“Jet lag?? Oh, no, I don’t get that. I’m just tired.” Ummm, forgive my ignorance, but isn’t that jet lag?? Thankfully, I’ve never said this. I was surprised I acclimated so quickly after arriving in Thailand, but I was warned. It’s the return that’s the killer. I think I understand this. Technically, it’s the same situation as the return, so really it should have the same effect, but it doesn’t. I know they say it has to do with the direction of travel, but I have a different theory. My assumption is there’s a psychological aspect to it. (I’m not a doctor, nor do I typically play one on tv or otherwise. Feel free to correct me if I’m wrong.) There’s an adrenaline rush that pushes through you when you are away, exploring someplace new. No time to be tired. There’s so much excitement. But coming home… Now, that’s a different story. Very little excitement there, nothing new anyway. Certainly, nothing that can give the adrenalin rush of a new destination.
I can say that I’ve never had jet lag, but I’ve also never traveled so far away before. I enjoy a good afternoon nap… Who doesn’t? But at two pm when my head is bobbing like my neck is rubber and I can’t keep my eyes open, I’m thinking this isn’t normal. Sleeping fifteen hours with one waking interruption… Not normal. So, I give in to it. I have to. But, I’m wondering if I’m making it worse. Should I push through it and force myself to stay awake until ‘bedtime’? It’s just not possible. I take the melatonin that people have suggested, but falling asleep is not the problem. That, I think I’ve explained, comes pretty easily. So, what should I do? I think I’ll take a nap and contemplate the dilemma.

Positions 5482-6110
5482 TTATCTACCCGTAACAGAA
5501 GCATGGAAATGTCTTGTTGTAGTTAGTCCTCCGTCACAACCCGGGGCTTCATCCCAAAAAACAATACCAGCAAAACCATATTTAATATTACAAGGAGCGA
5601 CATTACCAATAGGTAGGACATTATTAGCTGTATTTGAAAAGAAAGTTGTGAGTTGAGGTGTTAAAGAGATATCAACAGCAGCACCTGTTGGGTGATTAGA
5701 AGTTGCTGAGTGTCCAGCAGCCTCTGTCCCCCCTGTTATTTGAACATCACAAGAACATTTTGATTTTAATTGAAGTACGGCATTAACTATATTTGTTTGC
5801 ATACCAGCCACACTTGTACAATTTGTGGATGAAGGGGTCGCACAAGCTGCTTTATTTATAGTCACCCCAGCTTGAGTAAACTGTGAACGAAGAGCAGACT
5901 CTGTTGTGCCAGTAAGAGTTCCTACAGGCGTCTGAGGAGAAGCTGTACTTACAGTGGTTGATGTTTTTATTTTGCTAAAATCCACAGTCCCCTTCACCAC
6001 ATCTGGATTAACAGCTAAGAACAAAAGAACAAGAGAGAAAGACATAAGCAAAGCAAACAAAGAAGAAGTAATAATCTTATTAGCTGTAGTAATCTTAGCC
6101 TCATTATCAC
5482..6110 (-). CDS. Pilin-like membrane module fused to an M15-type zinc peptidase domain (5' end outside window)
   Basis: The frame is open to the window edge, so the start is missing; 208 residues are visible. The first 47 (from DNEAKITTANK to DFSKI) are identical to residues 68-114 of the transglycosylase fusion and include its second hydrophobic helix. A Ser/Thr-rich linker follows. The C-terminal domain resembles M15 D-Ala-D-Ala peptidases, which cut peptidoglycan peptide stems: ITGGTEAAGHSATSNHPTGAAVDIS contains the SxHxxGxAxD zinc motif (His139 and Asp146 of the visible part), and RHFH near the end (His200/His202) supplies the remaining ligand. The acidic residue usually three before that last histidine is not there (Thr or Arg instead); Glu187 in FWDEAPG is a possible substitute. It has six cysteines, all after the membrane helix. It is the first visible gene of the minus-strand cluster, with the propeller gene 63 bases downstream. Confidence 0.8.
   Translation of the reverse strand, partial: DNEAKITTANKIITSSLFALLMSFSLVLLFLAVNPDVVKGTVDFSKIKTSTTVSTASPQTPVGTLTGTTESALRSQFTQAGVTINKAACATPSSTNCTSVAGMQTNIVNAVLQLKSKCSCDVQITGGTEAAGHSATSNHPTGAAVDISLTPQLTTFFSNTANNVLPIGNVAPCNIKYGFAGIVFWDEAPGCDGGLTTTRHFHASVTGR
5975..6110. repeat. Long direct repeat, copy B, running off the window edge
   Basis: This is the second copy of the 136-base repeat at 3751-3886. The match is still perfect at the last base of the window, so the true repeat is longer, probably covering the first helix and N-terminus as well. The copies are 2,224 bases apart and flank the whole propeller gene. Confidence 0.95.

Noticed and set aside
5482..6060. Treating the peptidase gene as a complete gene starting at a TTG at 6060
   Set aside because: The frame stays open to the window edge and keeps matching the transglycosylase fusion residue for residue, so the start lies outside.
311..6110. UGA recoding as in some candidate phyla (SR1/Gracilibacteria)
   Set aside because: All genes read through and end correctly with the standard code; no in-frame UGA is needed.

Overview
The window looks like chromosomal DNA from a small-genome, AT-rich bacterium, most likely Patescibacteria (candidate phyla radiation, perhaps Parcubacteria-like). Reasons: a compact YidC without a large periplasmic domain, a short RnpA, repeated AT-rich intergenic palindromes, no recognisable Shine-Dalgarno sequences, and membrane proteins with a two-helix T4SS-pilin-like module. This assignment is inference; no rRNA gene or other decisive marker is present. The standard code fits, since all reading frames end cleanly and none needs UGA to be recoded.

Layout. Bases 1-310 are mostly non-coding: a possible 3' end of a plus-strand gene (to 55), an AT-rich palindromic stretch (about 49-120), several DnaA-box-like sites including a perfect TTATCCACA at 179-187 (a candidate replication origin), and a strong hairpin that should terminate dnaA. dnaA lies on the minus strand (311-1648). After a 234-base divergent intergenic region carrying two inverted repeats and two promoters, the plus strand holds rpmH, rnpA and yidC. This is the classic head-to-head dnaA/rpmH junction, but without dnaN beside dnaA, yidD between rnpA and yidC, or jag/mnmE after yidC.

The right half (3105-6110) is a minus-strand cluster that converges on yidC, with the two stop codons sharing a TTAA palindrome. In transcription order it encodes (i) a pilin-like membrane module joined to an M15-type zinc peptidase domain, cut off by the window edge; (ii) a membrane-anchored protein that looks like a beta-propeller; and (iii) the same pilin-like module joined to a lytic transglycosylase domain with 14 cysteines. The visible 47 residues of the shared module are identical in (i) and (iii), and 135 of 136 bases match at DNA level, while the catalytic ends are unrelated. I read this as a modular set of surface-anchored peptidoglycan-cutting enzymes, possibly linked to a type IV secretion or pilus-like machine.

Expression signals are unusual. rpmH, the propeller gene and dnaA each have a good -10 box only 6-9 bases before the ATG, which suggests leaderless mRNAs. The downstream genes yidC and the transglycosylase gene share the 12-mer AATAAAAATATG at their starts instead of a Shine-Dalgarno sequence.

I was on a day tour recently with a young generic family of four from a first world, highly industrialized city. The parents were my age, if not slightly younger. They were on holiday in Thailand and had a few questions for me regarding the Khao San area I was staying in. I told them it was a great area, plenty of little shops, lots of restaurants. I explained that it was a hub for backpackers and really catered to the traveler. “You are in the middle of all the action”, I said. They wanted to visit and maybe have dinner there, but would it be appropriate for the children? (2 girls, 10 & 12, I’m guessing). They approached the evening plans as if attending a dinner theatre. They seemed hesitant and concerned about the noise. The backpacker thing hit a nerve, I think. As we drove by a group of six young guys sitting on the sidewalk talking to each other the mother pointed out ‘the hobos’ to the children. Am I missing something? These people come from a country where it’s still a right of passage to backpack for months at a time. Does the term ‘hobo’ mean something different in Australia than in the US? Something like ‘pissed’ is either angry or drunk depending on where in the world you’re from. Or are backpackers a lower class, something to be wary of?
“Don’t touch the kitten! You don’t know what diseases it has.”(something else that was said along these same lines.). The kitten approached me as I was sitting and waiting for the van to be filled with gasoline. I gave her a scritch on the head and she purred and nuzzled my leg. Inevitably, one of the girls came over to pet the kitten. You can’t keep a 10 year old girl away from a kitten, now, really. And it’s my guess, in a few years Mom won’t be able to keep her away from the hobo, either.